It’s not enough to be one among the seven in 10,000 students who make it to Indian Institutes of Technology or IITs. Gone are the days when you could say an entry into any of the 23 IITs would guarantee a placement at a big-shot company and a hefty pay package by the end of your engineering degree.

This is especially true for nearly 8,000 IITians who are yet to find jobs in the IIT 2023-34 placement drive i.e. 38% of those students who registered to appear in campus placements.

This is almost twice the number of students who were not placed in 2023 and more than double the number in 2022, according to a collation of data by IIT Kanpur alumnus and placements mentor Dheeraj Singh.

This data that Singh shared is based on responses to his Right to Information (RTI) applications to all 23 IITs, the institutions’ annual reports, media reports and his interaction with students and placement cells.

CNBC-TV18 accessed responses to at least six RTIs that the IIT Kanpur alumnus used for the collation of data.

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It must be noted that Singh submitted his request for IITs’ data in April 2024 and received the responses between April end and mid-May. Therefore, the absolute number may slightly vary as the placement season at IIT-Bombay, IIT-Delhi, IIT-Kharagpur, IIT-Madras and IIT-Kanpur — so-called older IITs — usually begins in December, while the newer ones start earlier in August-September. It is still underway though at almost the fag end.

Next challenge — pay package

Does studying at IIT guarantee you a high-paying job? Apparently not. The median CTCs offered to IITians this year has come down to about ₹17 lakh per annum, according to the aforementioned RTI responses. Though it’s declining, it is still in the similar range when compared to the past two years.

A handful of IITians bagging over ₹1 crore or even ₹2 crore packages often make headlines but what is surprising is the salaries being offered at the lower end. Multiple media reports suggest the annual packages are falling below ₹10 lakh, in fact even to the range of ₹3.6 lakh to ₹6 lakh.

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“In fact, since many companies are not hiring, they are taking interns and paying them a stipend of anything like ₹60,000 to ₹80,000 annually,” Singh, the founder of the Global IIT Alumni Support Group explained.

Why are IITians unable to get jobs?

The reports about layoffs, whether at startups or global big tech players like Microsoft, Google or Amazon, are not uncommon for almost two years now. The trickle-down effect is also on campus placements like IITs as most advancement of technologies like artificial intelligence and machine learning have wiped off low end tech sector jobs with companies focusing on profitability and cost efficiency.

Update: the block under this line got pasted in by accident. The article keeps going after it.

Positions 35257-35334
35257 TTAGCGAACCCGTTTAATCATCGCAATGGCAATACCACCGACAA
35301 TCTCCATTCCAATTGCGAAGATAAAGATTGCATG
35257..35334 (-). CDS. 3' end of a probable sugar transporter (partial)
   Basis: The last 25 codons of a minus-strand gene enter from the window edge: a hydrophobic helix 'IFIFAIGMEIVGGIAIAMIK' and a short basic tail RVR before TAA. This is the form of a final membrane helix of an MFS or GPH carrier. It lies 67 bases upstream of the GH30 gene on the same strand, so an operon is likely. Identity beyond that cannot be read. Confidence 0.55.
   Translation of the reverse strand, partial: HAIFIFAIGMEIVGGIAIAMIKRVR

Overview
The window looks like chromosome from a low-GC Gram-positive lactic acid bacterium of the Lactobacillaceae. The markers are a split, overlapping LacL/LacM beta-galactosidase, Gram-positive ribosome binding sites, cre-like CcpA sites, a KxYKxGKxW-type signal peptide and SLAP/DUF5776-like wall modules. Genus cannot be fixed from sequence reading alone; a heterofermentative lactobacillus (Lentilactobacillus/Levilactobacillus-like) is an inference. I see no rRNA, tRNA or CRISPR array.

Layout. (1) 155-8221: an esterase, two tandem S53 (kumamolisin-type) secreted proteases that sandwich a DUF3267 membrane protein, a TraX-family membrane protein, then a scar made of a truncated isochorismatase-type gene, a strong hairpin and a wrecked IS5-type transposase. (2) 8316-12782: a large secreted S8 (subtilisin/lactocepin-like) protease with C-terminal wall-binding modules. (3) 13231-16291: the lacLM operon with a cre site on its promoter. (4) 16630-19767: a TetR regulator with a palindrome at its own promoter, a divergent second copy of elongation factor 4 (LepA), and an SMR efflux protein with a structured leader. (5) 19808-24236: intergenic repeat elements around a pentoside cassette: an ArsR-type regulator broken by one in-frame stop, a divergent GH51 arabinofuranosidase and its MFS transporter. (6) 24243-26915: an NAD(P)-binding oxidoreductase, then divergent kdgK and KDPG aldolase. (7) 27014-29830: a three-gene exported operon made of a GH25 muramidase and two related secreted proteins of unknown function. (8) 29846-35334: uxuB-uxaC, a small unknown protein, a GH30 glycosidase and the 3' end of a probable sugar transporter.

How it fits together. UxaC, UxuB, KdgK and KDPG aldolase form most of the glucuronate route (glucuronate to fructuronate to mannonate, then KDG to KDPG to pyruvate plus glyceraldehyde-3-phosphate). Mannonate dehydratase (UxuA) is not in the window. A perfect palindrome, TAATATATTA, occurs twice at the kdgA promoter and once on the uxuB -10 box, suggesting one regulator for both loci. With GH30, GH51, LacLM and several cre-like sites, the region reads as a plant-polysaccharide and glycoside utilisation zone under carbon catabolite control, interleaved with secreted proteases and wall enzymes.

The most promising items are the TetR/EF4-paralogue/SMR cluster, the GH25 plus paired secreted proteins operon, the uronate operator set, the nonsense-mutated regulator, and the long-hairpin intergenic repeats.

“The likes of Wipro, and Infosys have frozen new campus hiring. They used to hire approximately 20% of the students per year,” Singh said.

Reflecting on the declining number of job offers, Singh, who also mentors over 350 students across 15 IITs, told CNBC-TV18, “The domestic market is certainly not generating enough jobs. Though the GDP is growing at a fast pace, the real economy that produces jobs has been witnessing jobless growth or possibly a negative job growth.” Old jobs are getting destroyed but new jobs are not being created at an exceeding pace, he added.

Another reason he believes is that from a policy perspective, not enough thought has gone into creating jobs to cater to even the top cream layer of engineers in the country. “Forget about those students studying in tier 2, 3 and 4 colleges,” he says.

Also Read: TeamLease CFO says it’s still too early to tell if IT hiring has returned to normal

He also pointed to course redundancy and the gap between what is being taught at these colleges and the industry demand.

Also, he explained that usually, IITians are hesitant to accept offers below 10 lakh per annum, which is why companies also think instead of hiring a hesitant employee who might not stick around, they might as well hire from NITs or other private colleges for whom it may be a dream salary.

Meanwhile, staffing expert Munira Loliwala, AVP- Strategy and Growth, TeamLease Digital, told CNBC-TV18, “Education in India is on a reshift from core universities to IITs / IIMs with now cross-border education establishments rising in India that have increased number of students enrolled vs the demand of opportunities in certain sectors such as IT, manufacturing, energy and others that is yet to gain momentum.”

She added that the drop in placements reflect not just sector headwinds but percentage of students skilled towards the required job role, percentage of graduates choosing entrepreneurship as career and percentage of students likely to miss the opportunity due to lack of latest technologies versus the ones studied.

CNBC-TV18 is awaiting a response from IIT for more details on the placement trends this season.

The cost of mental health

Sharing a personal anecdote, Singh said a few months ago he got a message from one of the students at an IIT expressing dismay at not getting placement. In January this year, he heard the news of that student dying by suicide.

In February, a Times of India report said that a 20-year-old student of biosciences and bioengineering at the IIT-Roorkee died by suicide.

Earlier in January, a 29-year-old PhD student at IIT-Kanpur was found dead in the girl’s hostel. This was the second case of suspected suicide in January after a 31-year-old MTech second-year student allegedly allegedly dies by suicide at the institute.

According to the National Crime Records Bureau, in 2021, students accounted for 8% (13,089) of deaths by suicides in the country.

By qhfmb

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